Climate Change Exhibition Extends Beyond Gallery
COLUMBUS, Ga. — Columbus State University's Department of Art will host a visiting artists’ mixed media exhibition that calls attention to man-induced climate change and its consequences — through galley pieces and, unconventionally, on city billboards.
“Double Blind,” April 6-24 in Columbus State University’s Corn Center for the Visual Arts’ Illges Gallery, incorporates compelling examples of landscapes impacted by climate change. An opening gallery reception, 5:30-7:30 p.m. Tuesday, April 6, will include a 6 p.m. gallery talk by the artists, Susannah Sayler and Edward Morris.
The pair, spring 2010 artists in residence at CSU, are founding directors of the Canary Project, a Brooklyn-based collaborative of more than 30 artists, scientists, writers, designers and educators that produces visual media and artwork to — like a canary in a coal mine — warn of looming danger and energize commitment to solutions.
“Double Blind” includes large-scale photographs shot by Sayler of environmentally-threatened landscapes around the world. However, the displays are cloaked, prompting the viewer to read an accompanying description and avoid focusing initially and solely on the perceivable beauty and grandeur of the imagery.
Some of the cloaked images — from the Sayler-Morris series A History of the Future — are displayed on billboards around Columbus:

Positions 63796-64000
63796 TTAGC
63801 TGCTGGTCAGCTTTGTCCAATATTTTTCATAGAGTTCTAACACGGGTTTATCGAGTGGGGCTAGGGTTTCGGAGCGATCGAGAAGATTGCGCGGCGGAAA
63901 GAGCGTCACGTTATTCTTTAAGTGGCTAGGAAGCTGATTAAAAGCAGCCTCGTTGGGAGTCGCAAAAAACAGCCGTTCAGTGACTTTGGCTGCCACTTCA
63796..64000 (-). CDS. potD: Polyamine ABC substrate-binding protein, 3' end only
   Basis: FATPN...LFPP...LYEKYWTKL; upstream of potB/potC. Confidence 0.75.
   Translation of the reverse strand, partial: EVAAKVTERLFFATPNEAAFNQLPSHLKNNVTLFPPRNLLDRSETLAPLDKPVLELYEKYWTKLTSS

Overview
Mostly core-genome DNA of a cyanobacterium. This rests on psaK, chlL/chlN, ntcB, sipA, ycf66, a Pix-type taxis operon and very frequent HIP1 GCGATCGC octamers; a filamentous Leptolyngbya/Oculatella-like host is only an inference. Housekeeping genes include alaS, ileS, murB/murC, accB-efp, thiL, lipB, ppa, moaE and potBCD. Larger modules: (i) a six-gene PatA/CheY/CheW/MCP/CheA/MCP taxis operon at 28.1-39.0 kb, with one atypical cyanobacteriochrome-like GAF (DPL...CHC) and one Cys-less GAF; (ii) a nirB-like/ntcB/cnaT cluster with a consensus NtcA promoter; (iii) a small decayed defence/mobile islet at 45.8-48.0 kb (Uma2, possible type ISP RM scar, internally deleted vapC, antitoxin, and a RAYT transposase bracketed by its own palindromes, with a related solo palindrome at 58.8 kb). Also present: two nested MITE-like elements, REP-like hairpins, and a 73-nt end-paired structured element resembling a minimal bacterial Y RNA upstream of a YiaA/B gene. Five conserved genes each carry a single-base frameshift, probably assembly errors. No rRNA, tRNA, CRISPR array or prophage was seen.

• Linwood Boulevard: “Glacial, Icecap and Permafrost Melting XXXVI” at Bellingshausen Base, King George Island, Antarctica, 2008
• Veterans Parkway: “Glacial, Icecap and Permafrost Melting XXXVIII,” Antarctica, 2008
• Victory Drive: Drought and Fires XIV, Umatilla National Forest, Washington State, 2006
• Manchester Expressway: “Glacial, Icecap and Permafrost Melting XLVII” at Cordillera Blanca, Peru, 2008
• Warm Springs Road: “Drought and Fires XIV,” Gansu Province, China, 2007
Morris said the images provide a lot for viewers to consider. “The exhibition begins with the premise that we as a society have received a very clear and strong warning about our future from the scientific community,” he said. “That warning stipulates that, unless we act to reduce emissions, revamp our energy system and move our economy away from its dependence on oil, very dark days are ahead.”
Apart from the exhibition, Morris and Sayler have taught the course Art and Activism to 12 CSU art students. The research-based course has involved disciplines such as history and science and included field study at Providence Canyon State Park near Lumpkin.
“The students are doing independent research on the canyon and creating works in a variety of media that responds to the research,” said Morris. “Providence Canyon is an interesting place because it is celebrated for its natural beauty, but in fact was formed due to bad soil conservation practices over a relatively short period of time in the 19th and 20th centuries.”
Student work from Art and Activism will be shown April 26-May 7 in the University Hall Gallery in an exhibition called It All Started With a Dripping Barn Roof.
“We have been extremely pleased with the level of enthusiasm and sophistication of the students in general,” said Morris.
Gallery admission and the opening reception are free. Illges Gallery hours are noon-4 p.m. Tuesday-Friday and 11 a.m.-4 p.m. Saturday. Guided tours of the exhibition by Morris and Sayler also are available by appointment. For more information, call 706-507-8300.